Wartime holiday show in Vandergrift hits sentimental notes
By Rex Rutkoski
Published: Saturday, Nov. 24, 2012, 8:57 p.m.
The clouds of war are on the horizon as a family celebrates Thanksgiving Day in 1941.
Barely two weeks later, their Christmas preparations are interrupted as they gather around the centerpiece of their home, their radio, to listen to president Franklin D. Roosevelt's historic declaration of war against Japan after the bombing of Pearl Harbor the day before.
In a month that is supposed to be filled with joyful anticipation of the holidays, confusion and fear reign.
It is against this backdrop that the 17th annual Hometown Christmas, the Alle-Kiski Valley's largest community holiday production, plays out Friday through next Sunday at the Casino Theatre in Vandergrift, with the musical “Hope is Just Around the Corner.” It is presented by Vandergrift borough and Alle-Kiski Valley residents who volunteer their time.
“The story is about family and community at a very difficult time in our nation's history. It is so profound. You can really feel how the people in the family feel. It is very moving to see the hope this family finds in Christmas,” says director Patti Albert of Washington Township.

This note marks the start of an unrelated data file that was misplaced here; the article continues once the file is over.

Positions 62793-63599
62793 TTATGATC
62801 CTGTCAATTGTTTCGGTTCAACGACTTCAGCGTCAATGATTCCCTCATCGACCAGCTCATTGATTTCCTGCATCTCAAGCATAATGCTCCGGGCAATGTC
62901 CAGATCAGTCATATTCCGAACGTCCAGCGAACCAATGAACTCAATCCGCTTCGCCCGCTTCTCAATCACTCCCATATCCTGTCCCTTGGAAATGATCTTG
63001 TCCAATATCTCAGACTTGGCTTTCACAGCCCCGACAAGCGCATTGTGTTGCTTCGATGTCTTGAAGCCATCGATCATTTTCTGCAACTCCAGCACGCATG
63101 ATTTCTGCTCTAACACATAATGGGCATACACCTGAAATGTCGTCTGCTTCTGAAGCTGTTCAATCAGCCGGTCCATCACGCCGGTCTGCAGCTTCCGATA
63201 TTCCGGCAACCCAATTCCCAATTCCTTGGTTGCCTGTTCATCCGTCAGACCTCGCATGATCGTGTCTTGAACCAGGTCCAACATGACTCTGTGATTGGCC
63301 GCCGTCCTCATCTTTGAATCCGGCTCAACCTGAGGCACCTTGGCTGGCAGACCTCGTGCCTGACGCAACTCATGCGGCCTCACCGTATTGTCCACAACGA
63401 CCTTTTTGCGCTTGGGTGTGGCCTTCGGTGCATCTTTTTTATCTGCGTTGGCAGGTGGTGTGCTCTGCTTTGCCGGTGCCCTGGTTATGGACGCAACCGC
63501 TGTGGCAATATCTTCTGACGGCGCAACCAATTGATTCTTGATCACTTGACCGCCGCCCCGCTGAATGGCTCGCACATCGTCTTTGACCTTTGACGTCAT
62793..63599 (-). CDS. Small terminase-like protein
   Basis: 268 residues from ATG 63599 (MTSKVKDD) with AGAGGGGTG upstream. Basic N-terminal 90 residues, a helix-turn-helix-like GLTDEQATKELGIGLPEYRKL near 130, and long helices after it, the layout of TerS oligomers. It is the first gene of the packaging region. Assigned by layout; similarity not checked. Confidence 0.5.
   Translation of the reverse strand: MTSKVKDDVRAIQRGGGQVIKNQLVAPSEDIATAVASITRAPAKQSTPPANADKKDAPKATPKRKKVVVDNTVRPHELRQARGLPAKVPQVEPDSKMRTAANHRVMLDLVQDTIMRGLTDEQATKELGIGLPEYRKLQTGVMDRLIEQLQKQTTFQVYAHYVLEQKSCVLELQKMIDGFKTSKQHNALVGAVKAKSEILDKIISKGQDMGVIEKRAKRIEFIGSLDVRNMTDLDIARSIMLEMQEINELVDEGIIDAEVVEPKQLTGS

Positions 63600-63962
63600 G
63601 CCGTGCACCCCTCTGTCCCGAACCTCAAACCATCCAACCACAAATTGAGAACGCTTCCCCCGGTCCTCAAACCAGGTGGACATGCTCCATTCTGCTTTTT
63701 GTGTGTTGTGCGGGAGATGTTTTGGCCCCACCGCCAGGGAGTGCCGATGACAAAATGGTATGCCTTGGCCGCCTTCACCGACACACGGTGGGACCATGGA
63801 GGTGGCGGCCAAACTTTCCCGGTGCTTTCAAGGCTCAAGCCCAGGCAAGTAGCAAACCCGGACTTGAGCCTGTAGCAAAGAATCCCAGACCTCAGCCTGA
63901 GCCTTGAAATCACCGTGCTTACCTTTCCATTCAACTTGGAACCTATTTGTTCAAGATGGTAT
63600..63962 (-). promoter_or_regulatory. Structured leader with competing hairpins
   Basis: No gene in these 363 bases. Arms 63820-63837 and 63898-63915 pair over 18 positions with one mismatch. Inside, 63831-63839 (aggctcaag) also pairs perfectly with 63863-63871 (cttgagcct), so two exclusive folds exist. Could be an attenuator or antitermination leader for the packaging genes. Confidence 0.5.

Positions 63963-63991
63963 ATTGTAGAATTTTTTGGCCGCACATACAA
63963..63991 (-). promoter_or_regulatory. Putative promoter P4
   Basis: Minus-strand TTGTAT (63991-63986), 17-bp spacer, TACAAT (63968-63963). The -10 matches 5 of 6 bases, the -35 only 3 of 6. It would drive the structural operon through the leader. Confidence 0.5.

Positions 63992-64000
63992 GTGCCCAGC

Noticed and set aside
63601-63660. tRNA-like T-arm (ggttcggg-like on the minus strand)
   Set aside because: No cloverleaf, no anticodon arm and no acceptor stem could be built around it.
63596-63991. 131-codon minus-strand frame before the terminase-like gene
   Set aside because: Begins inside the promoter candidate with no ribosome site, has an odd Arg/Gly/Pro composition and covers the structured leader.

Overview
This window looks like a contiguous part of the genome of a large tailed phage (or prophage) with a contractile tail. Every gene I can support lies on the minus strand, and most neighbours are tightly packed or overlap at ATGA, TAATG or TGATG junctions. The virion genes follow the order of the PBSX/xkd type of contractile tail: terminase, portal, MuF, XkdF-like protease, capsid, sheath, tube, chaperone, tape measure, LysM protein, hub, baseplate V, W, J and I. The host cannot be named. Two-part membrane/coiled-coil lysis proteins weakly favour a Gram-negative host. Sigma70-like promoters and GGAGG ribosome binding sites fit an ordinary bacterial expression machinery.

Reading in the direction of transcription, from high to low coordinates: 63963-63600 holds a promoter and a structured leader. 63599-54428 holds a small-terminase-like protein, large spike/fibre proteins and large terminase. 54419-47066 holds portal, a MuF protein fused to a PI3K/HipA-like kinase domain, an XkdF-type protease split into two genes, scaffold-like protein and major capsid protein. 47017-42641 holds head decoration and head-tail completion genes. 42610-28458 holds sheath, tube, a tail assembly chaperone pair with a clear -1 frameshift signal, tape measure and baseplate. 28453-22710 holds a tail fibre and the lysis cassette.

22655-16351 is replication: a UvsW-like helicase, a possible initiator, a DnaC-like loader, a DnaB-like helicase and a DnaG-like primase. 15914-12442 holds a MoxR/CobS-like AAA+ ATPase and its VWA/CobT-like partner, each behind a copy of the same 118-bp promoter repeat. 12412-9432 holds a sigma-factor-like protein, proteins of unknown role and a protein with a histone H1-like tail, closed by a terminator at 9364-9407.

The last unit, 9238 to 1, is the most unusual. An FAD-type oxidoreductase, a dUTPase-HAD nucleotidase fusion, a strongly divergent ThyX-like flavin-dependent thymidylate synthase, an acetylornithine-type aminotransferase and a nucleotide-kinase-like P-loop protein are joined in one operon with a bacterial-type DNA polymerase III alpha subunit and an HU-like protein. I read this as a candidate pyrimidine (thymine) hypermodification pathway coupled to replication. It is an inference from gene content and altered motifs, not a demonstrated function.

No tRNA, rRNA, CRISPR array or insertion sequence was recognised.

“The time is right, and I fell in love with this one when I found it,” she adds. She loves all of her Hometown Christmas shows, but this and 2005's “A Christmas of Hope” are her favorites. “It is a must-see for anyone. It is funny, entertaining, moving and will make the audience perhaps shed a tear or two,” she says.
Although the times are troublesome, there are moments of light-heartedness as the family turns to its radio for entertainment and escape, listening to the big-band music of the era, stories of “The Lone Ranger” and “The Shadow,” classic programs such as “Fibber McGee and Molly” and various skits of the airwaves, all brought to life on the Casino stage by a choir, musicians and actors.
The soundtrack includes familiar Christmas songs and classics such as “Boogie, Woogie, Bugle Boy,” “Over the Rainbow” and “In the Mood.”
The story is narrated for the audience by family patriarch Howard West (portrayed by Dan Albert of Washington Township), the grandfather, who also interacts with his family. “It is about finding the true meaning of Christmas at a time of great hopelessness in our country,” he says. “I like the storyline; it's funny and compelling at the same time.”
Parallels can be drawn to today, he says, as we enter a holiday season with our military engaged in foreign battles and the economy struggling.
“It really hits home, a slice of life story and, sometimes, those are the most touching,” says Karissa Lloyd of Vandergrift, who portrays Angie West, the younger daughter of Howard. “The radio dramas are pretty funny. I would definitely listen to radio more if it (today's radio) were like that.”